Sociotechnical Design & Evaluation
Sociotechnical Design & Evaluation Methods integrates a set of core methods with psychological content and theory. Students are expected to demonstrate basic knowledge of general cognitive processes, including perception, decision-making, judgment analysis, motivation, and overall information processing. In addition, they are expected to be familiar with general and applied theories in psychology, such as dual-process theories, motivation, as well as applied theories, such as Situation Awareness, Contextual Control Modeling, and Information Foraging theory. Students are trained in research methods including ethnographic observation, cognitive task analysis, decision analysis, and usability analysis. In addition, trainees gain skills in using the tools available in the DBMI usability lab, such as eye trackers, software prototyping tools, Morae, and ATLAS.
Special Interest Groups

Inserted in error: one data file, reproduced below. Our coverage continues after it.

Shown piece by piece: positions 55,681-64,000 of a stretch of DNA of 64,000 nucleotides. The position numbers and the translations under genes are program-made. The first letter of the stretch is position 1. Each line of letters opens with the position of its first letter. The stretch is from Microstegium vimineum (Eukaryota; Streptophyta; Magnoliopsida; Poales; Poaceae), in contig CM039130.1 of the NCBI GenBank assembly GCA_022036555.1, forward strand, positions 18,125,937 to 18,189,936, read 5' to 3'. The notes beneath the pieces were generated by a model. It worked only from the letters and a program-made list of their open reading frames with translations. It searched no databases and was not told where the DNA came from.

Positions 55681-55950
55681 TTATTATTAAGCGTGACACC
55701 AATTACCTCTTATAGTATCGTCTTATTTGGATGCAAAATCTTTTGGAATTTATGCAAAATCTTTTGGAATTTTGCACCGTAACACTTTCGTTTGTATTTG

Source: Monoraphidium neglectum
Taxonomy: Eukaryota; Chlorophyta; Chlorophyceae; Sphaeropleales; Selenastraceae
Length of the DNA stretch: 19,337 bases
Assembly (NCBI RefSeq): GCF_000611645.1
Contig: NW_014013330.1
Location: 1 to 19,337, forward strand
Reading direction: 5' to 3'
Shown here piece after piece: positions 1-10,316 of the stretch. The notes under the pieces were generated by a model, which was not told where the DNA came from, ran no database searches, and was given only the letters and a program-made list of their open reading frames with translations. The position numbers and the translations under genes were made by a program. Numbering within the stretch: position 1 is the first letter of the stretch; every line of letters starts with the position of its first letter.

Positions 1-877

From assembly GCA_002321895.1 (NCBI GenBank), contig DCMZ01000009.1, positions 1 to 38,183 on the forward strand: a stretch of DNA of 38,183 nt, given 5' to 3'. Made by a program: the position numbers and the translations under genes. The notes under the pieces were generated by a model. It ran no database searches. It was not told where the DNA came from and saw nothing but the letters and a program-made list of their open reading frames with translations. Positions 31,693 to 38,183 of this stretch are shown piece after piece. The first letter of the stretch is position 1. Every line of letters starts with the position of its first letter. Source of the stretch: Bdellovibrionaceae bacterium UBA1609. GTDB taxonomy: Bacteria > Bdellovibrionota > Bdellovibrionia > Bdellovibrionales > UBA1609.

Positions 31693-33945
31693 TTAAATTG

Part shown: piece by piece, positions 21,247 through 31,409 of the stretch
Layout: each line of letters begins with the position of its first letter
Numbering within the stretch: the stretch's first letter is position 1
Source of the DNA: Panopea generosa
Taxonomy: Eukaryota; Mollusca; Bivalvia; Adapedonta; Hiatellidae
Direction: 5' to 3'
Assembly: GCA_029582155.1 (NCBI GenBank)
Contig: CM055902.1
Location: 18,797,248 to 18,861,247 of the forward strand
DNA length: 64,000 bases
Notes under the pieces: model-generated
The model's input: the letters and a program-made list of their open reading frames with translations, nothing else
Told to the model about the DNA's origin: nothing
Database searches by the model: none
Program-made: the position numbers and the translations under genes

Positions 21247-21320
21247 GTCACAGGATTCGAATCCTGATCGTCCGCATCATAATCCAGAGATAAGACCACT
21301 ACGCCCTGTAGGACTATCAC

Ph.D. students are required to attend at least one SIG (all students are encouraged), which bring people with similar interests together to learn, share, and experiment.
- Decision-making and Behavioral Informatics SIG
Sign up for at least one practicum to gain hands-on experience and work with a team on a project.
Students have the opportunity to apply to work for a semester with the ReImagineEHR team or the Sociotechnical expertise on an existing project. Must be coordinated with the team/expertise director before registering:
Review and discuss literature in this area.
If there is not a current journal club, encourage your SIG to host one.
Feel free to meet individually with faculty and/or to attend their weekly lab meetings.
Bryan Gibson; Jennifer Garvin, VA; Jonathan Nebeker, VA; Charlene Weir, VA; and Guilherme Del Fiol.
Trafton Drew, Psychology; Frank Drews, Psychology; Alexander Lex, School of Computing.